Upon recovering from that plane crash, Dahl was reassigned to Washington, D.C., where he worked as an assistant air attaché. He was approached by author C.S. Forester, who was writing a piece for The Saturday Evening Post and looking to interview someone who had been on the frontlines of the war. Dahl offered to write some notes on his experiences, but when Forester received them he didn’t want to change a word. He submitted Dahl’s notes—originally titled “A Piece of Cake”—to his editor and on August 1, 1942, Roald Dahl officially became a published author. He was paid $1000 for the story, which had been retitled “Shot Down Over Libya” for dramatic effect.

6. Roald Dahl's first children's book was inspired by the Royal Air Force.

Published in 1942, The Gremlins was about a group of mischievous creatures who tinkered with the RAF’s planes. Though the movie rights were purchased by Walt Disney, a film version never materialized. Dahl would go on to become one of the world’s bestselling fiction authors, with more than 100 million copies of his books published in nearly 50 languages.

7. Roald Dahl read Playboy for the articles.

Or at least his own articles. While he’s best known as a children’s author, Dahl was just as prolific in the adult short story sphere. His stories were published in a range of outlets, including Collier’s, Ladies Home Journal, Harper’s, The New Yorker, and Playboy, where his topics of choice included wife-swapping, promiscuity, suicide, and adultery. Several of these stories were published as part of Dahl’s Switch Bitch anthology.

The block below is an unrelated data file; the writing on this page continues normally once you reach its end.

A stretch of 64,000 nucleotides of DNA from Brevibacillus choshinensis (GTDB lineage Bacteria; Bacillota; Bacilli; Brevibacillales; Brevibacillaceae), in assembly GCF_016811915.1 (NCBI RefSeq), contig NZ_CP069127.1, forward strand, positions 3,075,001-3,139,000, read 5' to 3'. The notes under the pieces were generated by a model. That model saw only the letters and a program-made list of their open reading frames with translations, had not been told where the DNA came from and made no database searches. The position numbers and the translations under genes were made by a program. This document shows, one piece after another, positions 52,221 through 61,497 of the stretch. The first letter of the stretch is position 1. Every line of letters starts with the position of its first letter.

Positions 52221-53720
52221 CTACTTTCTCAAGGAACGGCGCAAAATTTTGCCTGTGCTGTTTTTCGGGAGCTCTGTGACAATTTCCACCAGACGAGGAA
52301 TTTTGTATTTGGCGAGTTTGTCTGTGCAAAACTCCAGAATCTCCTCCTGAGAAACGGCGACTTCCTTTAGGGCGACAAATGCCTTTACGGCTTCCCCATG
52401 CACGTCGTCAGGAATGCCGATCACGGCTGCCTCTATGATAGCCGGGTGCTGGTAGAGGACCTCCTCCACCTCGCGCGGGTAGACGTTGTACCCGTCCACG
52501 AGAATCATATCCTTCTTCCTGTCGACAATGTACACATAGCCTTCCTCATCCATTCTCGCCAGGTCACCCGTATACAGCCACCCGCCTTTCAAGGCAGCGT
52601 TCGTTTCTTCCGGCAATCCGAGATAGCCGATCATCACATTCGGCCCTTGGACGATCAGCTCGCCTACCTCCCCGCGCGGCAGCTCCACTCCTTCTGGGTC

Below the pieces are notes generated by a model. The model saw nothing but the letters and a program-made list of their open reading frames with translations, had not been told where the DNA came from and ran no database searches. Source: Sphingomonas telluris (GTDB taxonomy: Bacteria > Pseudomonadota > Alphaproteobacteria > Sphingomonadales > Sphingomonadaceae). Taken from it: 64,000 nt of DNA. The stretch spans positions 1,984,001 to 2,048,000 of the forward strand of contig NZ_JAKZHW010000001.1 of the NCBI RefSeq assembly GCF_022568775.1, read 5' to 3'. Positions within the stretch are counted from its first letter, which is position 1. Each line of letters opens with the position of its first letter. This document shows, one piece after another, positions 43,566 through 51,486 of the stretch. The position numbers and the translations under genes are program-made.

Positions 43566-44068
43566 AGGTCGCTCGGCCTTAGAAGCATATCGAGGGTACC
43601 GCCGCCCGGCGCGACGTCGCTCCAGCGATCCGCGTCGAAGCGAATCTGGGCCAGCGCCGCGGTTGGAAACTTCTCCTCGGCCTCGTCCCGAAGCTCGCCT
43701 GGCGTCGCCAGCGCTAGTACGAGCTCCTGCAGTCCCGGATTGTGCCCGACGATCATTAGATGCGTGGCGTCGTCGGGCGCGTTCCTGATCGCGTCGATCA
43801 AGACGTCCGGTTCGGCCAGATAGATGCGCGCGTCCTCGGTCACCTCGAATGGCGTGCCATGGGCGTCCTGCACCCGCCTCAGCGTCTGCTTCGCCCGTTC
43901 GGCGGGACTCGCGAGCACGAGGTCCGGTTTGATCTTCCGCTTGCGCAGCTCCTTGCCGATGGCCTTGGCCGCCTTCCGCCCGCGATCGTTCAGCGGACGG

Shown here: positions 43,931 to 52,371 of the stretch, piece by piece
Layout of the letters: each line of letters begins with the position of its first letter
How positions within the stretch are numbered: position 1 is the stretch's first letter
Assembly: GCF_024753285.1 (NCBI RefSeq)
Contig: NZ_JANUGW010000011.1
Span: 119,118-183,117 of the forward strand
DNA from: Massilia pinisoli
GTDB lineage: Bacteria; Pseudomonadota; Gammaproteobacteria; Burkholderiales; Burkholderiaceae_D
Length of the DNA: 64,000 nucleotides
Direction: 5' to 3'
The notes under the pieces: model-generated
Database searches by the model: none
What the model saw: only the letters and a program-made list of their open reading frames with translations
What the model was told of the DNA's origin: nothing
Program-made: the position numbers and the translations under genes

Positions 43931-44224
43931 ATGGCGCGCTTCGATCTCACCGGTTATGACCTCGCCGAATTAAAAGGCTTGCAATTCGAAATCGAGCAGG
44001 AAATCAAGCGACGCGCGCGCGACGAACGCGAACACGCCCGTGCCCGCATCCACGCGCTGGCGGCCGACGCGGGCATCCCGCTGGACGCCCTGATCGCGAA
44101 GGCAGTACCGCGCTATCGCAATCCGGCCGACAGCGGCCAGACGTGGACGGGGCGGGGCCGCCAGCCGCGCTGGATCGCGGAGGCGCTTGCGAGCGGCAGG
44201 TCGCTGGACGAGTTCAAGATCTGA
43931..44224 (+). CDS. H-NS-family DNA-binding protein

8. Quentin Tarantino adapted a Roald Dahl short story for the big screen.

One of Dahl’s best-known adult short stories, “Man from the South” (a.k.a. “The Smoker”), was adapted to celluloid three times, twice as part of Alfred Hitchcock Presents (once in 1960 with Steve McQueen and Peter Lorre, and again in 1985) and a third time as the final segment in 1995’s film anthology Four Rooms, which Quentin Tarantino directed.

9. Roald Dahl's own attempts at screenwriting were not as successful.

One would think that, with his intriguing background and talent for words, Dahl’s transition from novelist to screenwriter would be an easy one ... but you would be wrong. Dahl was hired to adapt two of Ian Fleming’s novels, the James Bond novel You Only Live Once and the kid-friendly Chitty Chitty Bang Bang; both scripts were completely rewritten. Dahl was also hired to adapt Charlie and the Chocolate Factory for the big screen, but was replaced by David Seltzer when he couldn’t make his deadlines. Dahl was not shy about his criticisms of the finished product, noting his “disappointment” that the film (and its changed title) shifted the story’s emphasis from Charlie to Willy Wonka.

10. Roald Dahl made an important contribution to the field of neurosurgery.

In 1960, Dahl’s four-month-old son Theo’s carriage was struck by a cab driver in New York City, leaving the child suffering from hydrocephalus, a condition that increases fluid in the brain. Dahl became very actively involved in his son’s recovery, and contacted toymaker Stanley Wade for help. Together with Theo’s neurosurgeon, Kenneth Till, the trio developed a shunt that helped to alleviate the condition. It became known as the Wade-Dahl-Till valve.

11. Even in death, Roald Dahl's sense of humor was evident.

Roald Dahl passed away from a blood disease on November 23, 1990 at the age of 74. Per his request, he was buried with all of his favorite things: snooker cues, a bottle of Burgundy, chocolate, HB pencils, and a power saw.